3. Notre Dame

Brian Kelly saw what elite talent can do in the BCS National Championship Game. Wednesday, he went about evening the playing field. The Irish landed the nation’s top outside linebacker (Jaylon Smith) out of their backyard and the nation’s top defensive tackle (Eddie Vanderdoes) from much further away. Notre Dame will always recruit nationally, but Kelly cast the net especially wide in 2013: the Fighting Irish’s 23 commitments come from 15 different states and the District of Columbia. Four-star offensive tackles Steven Elmer and Hunter Bivin could bookend the Irish offensive line for years.

4. Florida

The Gators had two of their three stars on campus long before Signing Day, as five-star outside linebacker Alex Anzalone and running back Kelvin Taylor enrolled a month ago. All that was left for Will Muschamp was to sign the nation’s best defensive back, the Tampa-based Vernon Hargreaves III, and a boatload of four-star talent across the board. Florida got three of the nation’s best defensive tackles (freshman Caleb Brantley and JUCO teammates Darious Cummings and Jarran Reed) and one of the best offensive tackle prospects (Trenton Brown). Aside from taking a project at quarterback (three-star prospect Max Staver), the Gators largely filled depth concerns across the roster.

5. Michigan

It was an uneventful Signing Day in Ann Arbor, where head coach Brady Hoke had locked up 17 four-star commitments long before formal signatures were available. Hoke clearly addressed his desire to return Michigan to its pro-style past. Running back Derrick Green, widely considered one of the best running backs in the nation, should step in immediately to contribute in the Wolverines’ revamped backfield. Four-star quarterback Shane Morris will have to dethrone Devin Gardner, but should join Green by 2014. Cornerstone tackle Logan Tuley-Tillman is one of six offensive linemen in the class, four of which earned four-star grades. On the defensive side, Michigan stocked up inside with defensive tackles Henry Poggi and Maurice Hurst Jr., defensive end Taco Charlton, and inside linebacker Ben Gideon.

6. Ole Miss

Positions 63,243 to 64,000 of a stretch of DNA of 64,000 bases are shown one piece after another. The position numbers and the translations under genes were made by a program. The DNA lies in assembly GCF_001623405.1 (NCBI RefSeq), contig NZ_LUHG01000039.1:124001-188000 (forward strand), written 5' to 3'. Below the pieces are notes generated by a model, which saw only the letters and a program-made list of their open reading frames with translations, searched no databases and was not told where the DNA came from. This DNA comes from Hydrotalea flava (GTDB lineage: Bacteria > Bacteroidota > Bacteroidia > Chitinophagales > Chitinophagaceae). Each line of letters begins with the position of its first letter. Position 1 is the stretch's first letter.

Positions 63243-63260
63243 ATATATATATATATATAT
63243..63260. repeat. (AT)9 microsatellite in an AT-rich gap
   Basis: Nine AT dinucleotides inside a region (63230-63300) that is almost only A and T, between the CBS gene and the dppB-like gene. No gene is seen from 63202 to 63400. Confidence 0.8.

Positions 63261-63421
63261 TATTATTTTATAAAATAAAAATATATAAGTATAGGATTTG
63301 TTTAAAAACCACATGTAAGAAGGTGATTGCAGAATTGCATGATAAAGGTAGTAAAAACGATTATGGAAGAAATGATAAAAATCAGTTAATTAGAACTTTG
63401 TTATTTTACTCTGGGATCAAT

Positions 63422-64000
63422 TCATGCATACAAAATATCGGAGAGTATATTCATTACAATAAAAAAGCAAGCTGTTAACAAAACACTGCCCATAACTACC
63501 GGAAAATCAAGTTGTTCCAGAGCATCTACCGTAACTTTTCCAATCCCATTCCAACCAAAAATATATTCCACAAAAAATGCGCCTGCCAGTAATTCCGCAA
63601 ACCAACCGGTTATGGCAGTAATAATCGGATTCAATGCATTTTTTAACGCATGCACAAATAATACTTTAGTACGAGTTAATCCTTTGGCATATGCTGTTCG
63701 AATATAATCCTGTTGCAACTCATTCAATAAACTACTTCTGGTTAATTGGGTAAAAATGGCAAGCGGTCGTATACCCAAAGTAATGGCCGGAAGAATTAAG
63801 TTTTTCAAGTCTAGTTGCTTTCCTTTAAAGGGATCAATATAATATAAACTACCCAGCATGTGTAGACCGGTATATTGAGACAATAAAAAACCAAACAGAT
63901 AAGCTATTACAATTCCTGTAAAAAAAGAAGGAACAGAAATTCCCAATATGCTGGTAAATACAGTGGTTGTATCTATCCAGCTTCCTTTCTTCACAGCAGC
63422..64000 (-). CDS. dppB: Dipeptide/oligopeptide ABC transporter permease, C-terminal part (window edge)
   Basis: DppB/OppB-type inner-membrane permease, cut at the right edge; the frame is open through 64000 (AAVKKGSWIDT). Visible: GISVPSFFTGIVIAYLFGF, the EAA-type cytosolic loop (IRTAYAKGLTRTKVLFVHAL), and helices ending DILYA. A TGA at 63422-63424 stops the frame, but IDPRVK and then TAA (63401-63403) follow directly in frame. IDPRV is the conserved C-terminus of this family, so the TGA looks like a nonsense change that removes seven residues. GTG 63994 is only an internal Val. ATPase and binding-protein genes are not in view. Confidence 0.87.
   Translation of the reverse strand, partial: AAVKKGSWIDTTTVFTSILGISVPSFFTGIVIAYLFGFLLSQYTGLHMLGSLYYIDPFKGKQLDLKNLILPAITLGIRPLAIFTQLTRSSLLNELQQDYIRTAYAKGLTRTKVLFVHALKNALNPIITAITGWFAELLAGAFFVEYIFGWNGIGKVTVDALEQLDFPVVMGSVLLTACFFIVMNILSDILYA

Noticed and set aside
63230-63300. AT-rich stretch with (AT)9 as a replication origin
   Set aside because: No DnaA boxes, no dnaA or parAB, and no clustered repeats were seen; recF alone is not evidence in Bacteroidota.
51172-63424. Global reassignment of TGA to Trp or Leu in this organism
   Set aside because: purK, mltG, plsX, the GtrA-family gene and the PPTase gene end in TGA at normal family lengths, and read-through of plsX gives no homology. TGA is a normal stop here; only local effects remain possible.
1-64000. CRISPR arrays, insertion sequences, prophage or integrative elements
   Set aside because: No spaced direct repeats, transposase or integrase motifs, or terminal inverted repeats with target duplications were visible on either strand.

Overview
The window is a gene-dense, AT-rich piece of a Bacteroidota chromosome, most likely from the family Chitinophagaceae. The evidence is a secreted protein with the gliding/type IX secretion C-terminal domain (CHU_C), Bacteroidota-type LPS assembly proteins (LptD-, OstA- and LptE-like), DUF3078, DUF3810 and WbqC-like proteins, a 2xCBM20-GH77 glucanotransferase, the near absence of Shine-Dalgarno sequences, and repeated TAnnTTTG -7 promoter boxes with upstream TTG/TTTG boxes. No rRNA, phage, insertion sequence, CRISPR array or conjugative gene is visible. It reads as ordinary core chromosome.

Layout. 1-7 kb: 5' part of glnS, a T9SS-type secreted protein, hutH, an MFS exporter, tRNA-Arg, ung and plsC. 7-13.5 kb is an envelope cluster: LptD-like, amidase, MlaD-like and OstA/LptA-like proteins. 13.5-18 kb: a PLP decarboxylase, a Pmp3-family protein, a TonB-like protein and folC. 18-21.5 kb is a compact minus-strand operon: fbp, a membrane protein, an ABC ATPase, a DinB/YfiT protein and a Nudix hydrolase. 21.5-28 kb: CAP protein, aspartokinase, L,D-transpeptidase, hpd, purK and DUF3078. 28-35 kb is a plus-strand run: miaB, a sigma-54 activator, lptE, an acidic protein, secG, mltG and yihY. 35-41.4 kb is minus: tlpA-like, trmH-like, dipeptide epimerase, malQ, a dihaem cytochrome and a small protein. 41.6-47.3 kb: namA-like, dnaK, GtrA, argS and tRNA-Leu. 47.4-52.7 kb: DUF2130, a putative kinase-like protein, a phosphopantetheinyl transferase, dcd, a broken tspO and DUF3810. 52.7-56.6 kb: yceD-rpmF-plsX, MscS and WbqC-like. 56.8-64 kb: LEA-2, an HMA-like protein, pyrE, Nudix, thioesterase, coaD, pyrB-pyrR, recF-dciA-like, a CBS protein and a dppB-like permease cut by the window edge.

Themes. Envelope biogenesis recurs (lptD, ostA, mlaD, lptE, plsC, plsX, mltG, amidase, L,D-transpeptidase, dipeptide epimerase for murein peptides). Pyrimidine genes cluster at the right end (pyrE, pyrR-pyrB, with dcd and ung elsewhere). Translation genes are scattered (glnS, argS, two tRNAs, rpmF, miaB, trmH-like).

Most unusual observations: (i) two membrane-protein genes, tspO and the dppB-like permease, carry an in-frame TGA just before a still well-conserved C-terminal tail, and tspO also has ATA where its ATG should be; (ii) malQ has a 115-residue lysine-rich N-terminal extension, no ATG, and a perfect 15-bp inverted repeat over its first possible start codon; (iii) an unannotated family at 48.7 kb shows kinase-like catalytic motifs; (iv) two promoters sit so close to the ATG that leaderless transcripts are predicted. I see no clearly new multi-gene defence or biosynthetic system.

Anyone who disputes that a program can create momentum in recruiting and capitalize on Signing Day need only look to Oxford, where Ole Miss went from the middle of the SEC pack to the top six in one morning. The Rebels got the nation’s top recruit (defensive end Robert Nkemdiche), top offensive lineman (tackle Leremy Tunsil), and second-best safety (Tony Conner) to add to the country’s best receiver (Laquon Treadwell) and best JUCO recruit (defensive tackle Lavon Hooks). Hugh Freeze’s class is slightly top-heavy — 16 of Ole Miss’ 27 recruits have three-star ratings — but that top tier rivals Alabama for the nation’s best.

More: The inside story of how Ole Miss landed Nkemdiche

7. LSU

For the second consecutive year, LSU failed to land a five-star commit. However, the Bayou Bengals’ four-star-heavy haul of 28 commitments was enough to get them into the top 10. Cornerback Tre’Davious White is considered one of the nation’s best. He will be joined in the Tigers’ defensive backfield by four-star cornerbacks Jeryl Brazil and Rashard Robinson. LSU also stocked up in the trenches with defensive tackles Greg Gilmore and Maquedius Bain, defensive ends Frank Herron, Tashawn Bower, Michael Patterson, and Christian LaCouture, and offensive linemen Ethan Pocic, Josh Boutte, Andy Dodd, and Fehoko Fanakia. A pair of quarterbacks, Hayden Rettig and Anthony Jennings, round out a class light on skill position talent.